This post was written by Mordecai Rosen, General Manager, Security, CA Technologies.
If data breaches such as those experienced by Home Depot, Target and Anthem taught us anything, it is that defense in depth needs a boost to include defense in breadth.
Nearly two-thirds of companies extensively or significantly use third-party solutions in their organizations. Relying on a partner’s security and its employees to exercise good security practices is a recipe for disaster. Even if they meet various mandates such as the Payment Card Industry Data Security Standard (PCI DSS) or Health Insurance Portability and Accountability Act (HIPAA), it’s no guarantee. Companies that have been deemed compliant have been breached.
For example, Version 3.0 of the PCI DSS introduced new controls aimed at addressing these third-party risks. And it’s not just efforts by the PCI or Congress. Other groups see the need to address these concerns. In 2015, former New York State Superintendent of Financial Services Benjamin Lawsky, noted:
“A bank’s cybersecurity is often only as good as the cybersecurity of its vendors. Unfortunately, those third-party firms can provide a backdoor entrance to hackers who are seeking to steal sensitive bank customer data.”
In 2015, according to the Risk Management Association, 35 percent of vendor risk management programs in the financial industry were fully mature, compared to zero percent in 2014. This tells us that the need and awareness is there, although it’s not at the level it needs to be. In many industries, the time is now to go beyond the customary level of compliance, and consider how this effects organizational operations from a security and risk perspective. Solutions such as Identity and access management (IAM) and privileged access management (PAM), help to establish a new level of control that mitigates risk and introduces order within the network.
It is important that organizations have a better understanding of the various approaches to third-party risk management and access. Here are some best practices to consider when controlling third-party risks:
1. Implement Supporting Processes and Controls
- Security needs a seat at the table when negotiating terms with third parties; your security is only as strong as your weakest link. This requires:Performing external security and risk assessments;
- Ensuring compliance with mandates;
- Ensuring control is part of the contracting process and language;
- Interacting and engaging across the organization, and;
- Including essential elements such as third-party warranties and provisions for validating compliance.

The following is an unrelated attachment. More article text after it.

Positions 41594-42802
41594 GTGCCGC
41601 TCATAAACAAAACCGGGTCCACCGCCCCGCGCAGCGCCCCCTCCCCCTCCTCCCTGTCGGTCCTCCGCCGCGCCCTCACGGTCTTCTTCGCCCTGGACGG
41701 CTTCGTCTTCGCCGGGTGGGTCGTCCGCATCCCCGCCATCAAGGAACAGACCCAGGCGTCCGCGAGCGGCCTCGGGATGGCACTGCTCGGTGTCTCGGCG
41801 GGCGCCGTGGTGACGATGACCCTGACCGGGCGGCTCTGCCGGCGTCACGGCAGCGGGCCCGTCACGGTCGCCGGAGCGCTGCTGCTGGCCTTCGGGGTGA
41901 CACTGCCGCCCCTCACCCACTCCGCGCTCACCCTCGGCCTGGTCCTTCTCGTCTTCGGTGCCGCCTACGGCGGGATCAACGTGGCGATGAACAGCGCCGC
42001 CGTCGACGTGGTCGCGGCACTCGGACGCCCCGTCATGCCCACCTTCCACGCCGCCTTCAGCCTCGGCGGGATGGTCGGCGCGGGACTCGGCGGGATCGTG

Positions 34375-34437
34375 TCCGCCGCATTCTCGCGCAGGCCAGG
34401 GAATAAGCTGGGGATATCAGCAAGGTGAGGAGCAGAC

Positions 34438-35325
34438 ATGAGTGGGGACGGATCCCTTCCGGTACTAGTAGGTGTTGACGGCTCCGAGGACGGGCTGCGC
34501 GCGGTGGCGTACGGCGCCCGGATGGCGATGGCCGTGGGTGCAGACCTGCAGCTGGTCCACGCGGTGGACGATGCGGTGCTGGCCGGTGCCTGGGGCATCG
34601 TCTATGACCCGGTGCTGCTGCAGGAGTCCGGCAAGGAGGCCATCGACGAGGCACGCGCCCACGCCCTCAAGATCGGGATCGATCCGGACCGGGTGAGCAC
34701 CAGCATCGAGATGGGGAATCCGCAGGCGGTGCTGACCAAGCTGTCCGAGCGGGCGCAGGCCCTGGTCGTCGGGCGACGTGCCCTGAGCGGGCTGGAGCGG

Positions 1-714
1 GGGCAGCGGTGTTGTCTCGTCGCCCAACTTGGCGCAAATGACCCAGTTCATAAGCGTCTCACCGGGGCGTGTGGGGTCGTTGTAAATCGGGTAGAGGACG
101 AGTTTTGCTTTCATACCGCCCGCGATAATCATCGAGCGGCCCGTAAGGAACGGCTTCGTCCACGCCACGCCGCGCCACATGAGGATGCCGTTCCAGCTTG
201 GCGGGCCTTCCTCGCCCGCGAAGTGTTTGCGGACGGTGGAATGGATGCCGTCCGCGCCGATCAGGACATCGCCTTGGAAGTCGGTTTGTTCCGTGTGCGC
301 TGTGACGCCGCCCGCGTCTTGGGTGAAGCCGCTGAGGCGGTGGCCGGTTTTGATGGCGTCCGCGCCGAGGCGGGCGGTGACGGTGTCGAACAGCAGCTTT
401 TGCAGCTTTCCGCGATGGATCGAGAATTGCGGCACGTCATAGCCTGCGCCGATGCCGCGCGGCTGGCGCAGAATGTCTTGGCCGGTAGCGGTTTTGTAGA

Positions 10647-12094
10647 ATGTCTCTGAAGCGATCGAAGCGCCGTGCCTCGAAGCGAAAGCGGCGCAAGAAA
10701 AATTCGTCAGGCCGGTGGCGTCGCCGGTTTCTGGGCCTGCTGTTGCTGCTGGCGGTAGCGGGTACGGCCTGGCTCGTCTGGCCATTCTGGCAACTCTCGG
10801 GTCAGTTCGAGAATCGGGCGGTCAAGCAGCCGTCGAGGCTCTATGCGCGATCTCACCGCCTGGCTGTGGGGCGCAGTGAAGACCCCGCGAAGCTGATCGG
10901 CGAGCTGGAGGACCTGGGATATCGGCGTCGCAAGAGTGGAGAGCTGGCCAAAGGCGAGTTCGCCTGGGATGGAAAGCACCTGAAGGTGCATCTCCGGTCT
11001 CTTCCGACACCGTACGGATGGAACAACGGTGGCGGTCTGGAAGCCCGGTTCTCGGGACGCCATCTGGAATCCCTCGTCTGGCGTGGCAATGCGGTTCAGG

2. Enable Positive User Identification and Authentication
- By implementing a process to positively identify users, administrators can:Take control of the credentials used to access their systems;
- Apply multifactor authentication;
- Control shared accounts;
- Enhance the onboarding and offboarding process, and;
- Use background checks and identity proofing.
3. Separate Authentication from Access Control
- With the “zero trust approach,” a typical network is well segmented and attackers can’t gain broad access to resources. Physical or logical segmentation helps to: Limit access;
- Prevent lateral movement, and;
- Identify and block unauthorized remote access tools.
4. Prevent Unauthorized Commands—And Inadvertent Mistakes—That Threaten Your Network
- Networks have enough challenges without additional, unnecessary factors to consider. Administrators should consider:Establishing primary controls, which apply rights and permissions granted to the user;
- Implementing more refined controls through command filters;
- Enabling safe use of shared administrative accounts, and;
- Customizing responses to alerts such as termination of a session or disablement of a user’s account.
5. Establishing Monitoring Procedures
- It is important to implement a basic, but essential, level and scope of security that is driven by risk management. As mandates such as PCI are implemented, monitoring and a greater level of control become more critical. Control helps reduce risk and instill a sense of transparency by enabling efficient, secure operations. Moreover, we see a cultural shift within organizations from just IT security to a more holistic IT management approach. Greater control can be applied in the following ways:
- Basic logging of activity;
- Session recording;
- “Over the shoulder” and two-party access, and;
- Behavioral monitoring.
In the end, controlling and managing third-party access to your networks and systems is an important requirement from both a security and compliance perspective. We’ve found that even trusted partners and vendors could be the weakest link in the security chain and it’s critical to define and implement methods that help protect a business from security vulnerabilities.
Today, we offered five best practices that an organization should consider when managing third-party risks. It’s up to each organization to initiate the conversation to change their security culture; however, a sense of urgency to strengthen security layers should impel them to act quickly, both in the private and public sectors.